It seems as thoughts are never 'original', unless when inventions has been accidental discoveries, such as for instance was the case with penicillin.

Maybe Carl Jung and the ones who claim their right to this poem is just describing what we as well could call 'The common SENSE' (in it's literal meaning). Most people can 'sense' the atmosphere in a room they enter or have experienced that someone they have just been thinking about is calling or mailing them.

It would be interesting to know whether the basic idea of this poem could be found in cultures which are not predominantly Christian. My guess is that there are many variations on the poem/story, with other deities being the supporting part, to be found.

On December 2, 2007 at 3:42pm Tom Buckner wrote:
Bjorn is right. Look at it this way: Leonardo da Vinci, living 500 years ago, had notebooks filled with ideas no other human had ever had. He lived in a world of about 450 million people, most of them unlettered and rural folk, with communication difficult even a hundred miles away.

Now we live in a world of 6.5 billion and instantaneous communication. I'd bet there are nearly as many college-educated people in the world today as there were humans alive in 1500. We all draw from the same well of pre-existing ideas. New ideas are often combinations of old ones, such as: What if you could have auctions, but on the Internet? And eBay is born. If cockleburs cling to fabric, perhaps you could make an artificial cocklebur from plastic. And then you have Velcro. Playing about with novel combinations of familiar things is an old human strategy. Sticks are easy to hold; sharp bits of flint are hard to hold. Tie the flint to the stick with sinew and pine sap, and you have invented the hafted tool, one of the first great human inventions. Even now you use hafted tools, from shaving to eating to raking the leaves.

For these reasons, I propose a Law (like Murphy's Law, Gresham's Law, and so forth): "If you have just had a great idea, act on it immediately; someone in China probably had the same idea this morning." I would call it Buckner's Law, but probably someone in China already thought of it.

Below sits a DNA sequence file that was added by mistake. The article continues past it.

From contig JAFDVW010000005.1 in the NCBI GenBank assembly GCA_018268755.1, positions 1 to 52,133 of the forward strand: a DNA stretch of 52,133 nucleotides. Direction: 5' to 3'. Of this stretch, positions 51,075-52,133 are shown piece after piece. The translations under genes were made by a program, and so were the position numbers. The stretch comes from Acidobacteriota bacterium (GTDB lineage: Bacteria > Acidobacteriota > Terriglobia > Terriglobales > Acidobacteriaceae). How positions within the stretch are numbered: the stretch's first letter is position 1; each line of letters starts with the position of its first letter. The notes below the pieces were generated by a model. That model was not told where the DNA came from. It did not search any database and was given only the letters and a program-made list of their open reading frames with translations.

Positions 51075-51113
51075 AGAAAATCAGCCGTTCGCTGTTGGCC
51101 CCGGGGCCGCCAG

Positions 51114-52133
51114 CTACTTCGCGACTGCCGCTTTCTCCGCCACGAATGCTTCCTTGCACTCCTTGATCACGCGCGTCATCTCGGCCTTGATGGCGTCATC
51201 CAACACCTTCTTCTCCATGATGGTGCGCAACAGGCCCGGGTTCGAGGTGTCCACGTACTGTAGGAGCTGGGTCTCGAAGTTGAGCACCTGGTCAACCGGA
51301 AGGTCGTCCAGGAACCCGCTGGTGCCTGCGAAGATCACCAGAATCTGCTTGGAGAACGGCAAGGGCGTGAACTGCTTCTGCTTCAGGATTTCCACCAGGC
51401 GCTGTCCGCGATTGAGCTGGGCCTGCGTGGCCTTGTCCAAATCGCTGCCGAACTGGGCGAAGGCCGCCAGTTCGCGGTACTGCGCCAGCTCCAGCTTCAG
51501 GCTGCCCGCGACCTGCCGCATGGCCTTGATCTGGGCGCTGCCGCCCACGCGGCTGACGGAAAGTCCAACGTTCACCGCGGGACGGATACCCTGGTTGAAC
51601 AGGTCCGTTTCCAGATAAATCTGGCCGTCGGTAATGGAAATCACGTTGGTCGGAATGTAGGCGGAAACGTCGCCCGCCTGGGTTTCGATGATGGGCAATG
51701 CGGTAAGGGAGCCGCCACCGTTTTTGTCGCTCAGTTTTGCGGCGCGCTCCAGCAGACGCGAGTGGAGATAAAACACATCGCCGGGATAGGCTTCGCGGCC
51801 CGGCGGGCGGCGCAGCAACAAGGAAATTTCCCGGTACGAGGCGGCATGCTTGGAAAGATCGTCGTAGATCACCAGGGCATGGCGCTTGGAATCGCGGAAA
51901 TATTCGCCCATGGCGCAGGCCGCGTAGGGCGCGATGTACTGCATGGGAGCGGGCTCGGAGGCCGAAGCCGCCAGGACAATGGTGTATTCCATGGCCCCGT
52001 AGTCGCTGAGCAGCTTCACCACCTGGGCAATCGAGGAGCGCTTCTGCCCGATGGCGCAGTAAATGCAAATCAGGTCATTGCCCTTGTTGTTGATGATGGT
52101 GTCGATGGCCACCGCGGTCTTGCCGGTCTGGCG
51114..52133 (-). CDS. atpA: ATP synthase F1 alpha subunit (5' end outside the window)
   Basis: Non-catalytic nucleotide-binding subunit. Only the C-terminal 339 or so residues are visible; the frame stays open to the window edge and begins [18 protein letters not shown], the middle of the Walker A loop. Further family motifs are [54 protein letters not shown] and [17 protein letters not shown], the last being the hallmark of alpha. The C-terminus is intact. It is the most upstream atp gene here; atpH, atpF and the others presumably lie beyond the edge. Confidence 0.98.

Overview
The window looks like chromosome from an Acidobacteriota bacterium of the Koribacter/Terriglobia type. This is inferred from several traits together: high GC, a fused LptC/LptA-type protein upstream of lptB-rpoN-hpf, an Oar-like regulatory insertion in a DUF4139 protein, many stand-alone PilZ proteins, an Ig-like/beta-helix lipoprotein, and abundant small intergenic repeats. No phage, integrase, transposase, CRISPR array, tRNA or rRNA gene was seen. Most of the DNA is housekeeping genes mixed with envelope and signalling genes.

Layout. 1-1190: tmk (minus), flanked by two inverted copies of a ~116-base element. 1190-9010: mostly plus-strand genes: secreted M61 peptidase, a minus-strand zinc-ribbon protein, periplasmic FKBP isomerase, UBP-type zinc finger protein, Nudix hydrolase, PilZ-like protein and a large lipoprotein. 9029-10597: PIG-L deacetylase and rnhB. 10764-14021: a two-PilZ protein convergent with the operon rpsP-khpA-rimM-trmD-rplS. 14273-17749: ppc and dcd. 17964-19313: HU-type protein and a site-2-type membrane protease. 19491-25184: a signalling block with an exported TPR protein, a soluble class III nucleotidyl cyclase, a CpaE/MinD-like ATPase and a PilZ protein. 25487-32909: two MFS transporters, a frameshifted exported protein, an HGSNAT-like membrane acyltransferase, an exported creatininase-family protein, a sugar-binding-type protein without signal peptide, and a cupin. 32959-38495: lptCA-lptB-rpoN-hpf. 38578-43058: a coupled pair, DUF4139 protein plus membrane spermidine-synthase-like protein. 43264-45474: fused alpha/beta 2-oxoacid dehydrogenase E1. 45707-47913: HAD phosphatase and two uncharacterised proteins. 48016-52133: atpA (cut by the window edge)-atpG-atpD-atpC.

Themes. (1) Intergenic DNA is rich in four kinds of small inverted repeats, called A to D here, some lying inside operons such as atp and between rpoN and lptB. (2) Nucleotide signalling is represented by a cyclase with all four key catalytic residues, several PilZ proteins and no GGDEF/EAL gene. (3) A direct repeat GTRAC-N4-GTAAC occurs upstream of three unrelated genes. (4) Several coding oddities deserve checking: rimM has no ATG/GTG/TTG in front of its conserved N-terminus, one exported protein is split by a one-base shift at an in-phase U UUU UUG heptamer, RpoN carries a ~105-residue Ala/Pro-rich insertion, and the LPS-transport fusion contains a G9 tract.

On December 2, 2007 at 8:22pm oldfatslow wrote:
If only the tide would come in.


On December 3, 2007 at 1:20pm Bjorn wrote:
Heh, Tom, it would have to be 'Bjorns Law' then. I was first, at least in here! :-)

Seriously, I am sure that also thousands of people, if not million, must have been studying for instance birds and trying to figure out what humans would have to do to fly, before Leonardo saw the possibility. The difference is that he was first, what we know, to take such 'preposterous' ideas to the drawing table.

However, I believe you are perfectly right in that the best strategy when having a really good idea, and the means to see it through, is to shut up and then to run for the patent office.

As with everything else, it isn't to be right that is the hard part, it is to get it right that is.

On December 3, 2007 at 7:12pm Ed Longstreth wrote:
I remember reading a story from many years ago by Spider Robinson. It had a science-fiction setting, but the plot and action were entirely based on the need to have copyrights expire, because there is only a limited number of possible combinations of words, notes, et c. And without the illusion of originality, humanity just wouldn't bother with anything anymore.

On December 5, 2007 at 6:45pm Burrell Webb wrote:
My thanks to Arnold Zilban. In every rush to say something about what ever the current topic might be it seems there is always someone who rises above the herd to speak the truth, or at least a near truth. Thanks again Arnold!

On December 9, 2007 at 10:58am Carolyn Joyce Carty wrote:
There truly is only one set of footprints in the sand. The free book is available to all for download at

just look for the free Footprints poetry download link. God is not the author of confusion but of Peace. Footprints written by Carolyn Joyce Carty was a Contribution to Society and is registered as such with the United States Library of Congress. Robert Louis Scharring-Hausen Founding Father of Library Week wrote the famous first line of this great poetry; One night a man had a dream.

Robert Louis Scharring-Hausen was a Nature Columnist for the Sunday Trenton Times. I thought it was important to include this historical information to the article.

Carolyn Joyce Carty

Child Prodigy-World Renowned Faith Poet-Author

On December 29, 2007 at 1:14pm Carolyn Joyce Carty wrote: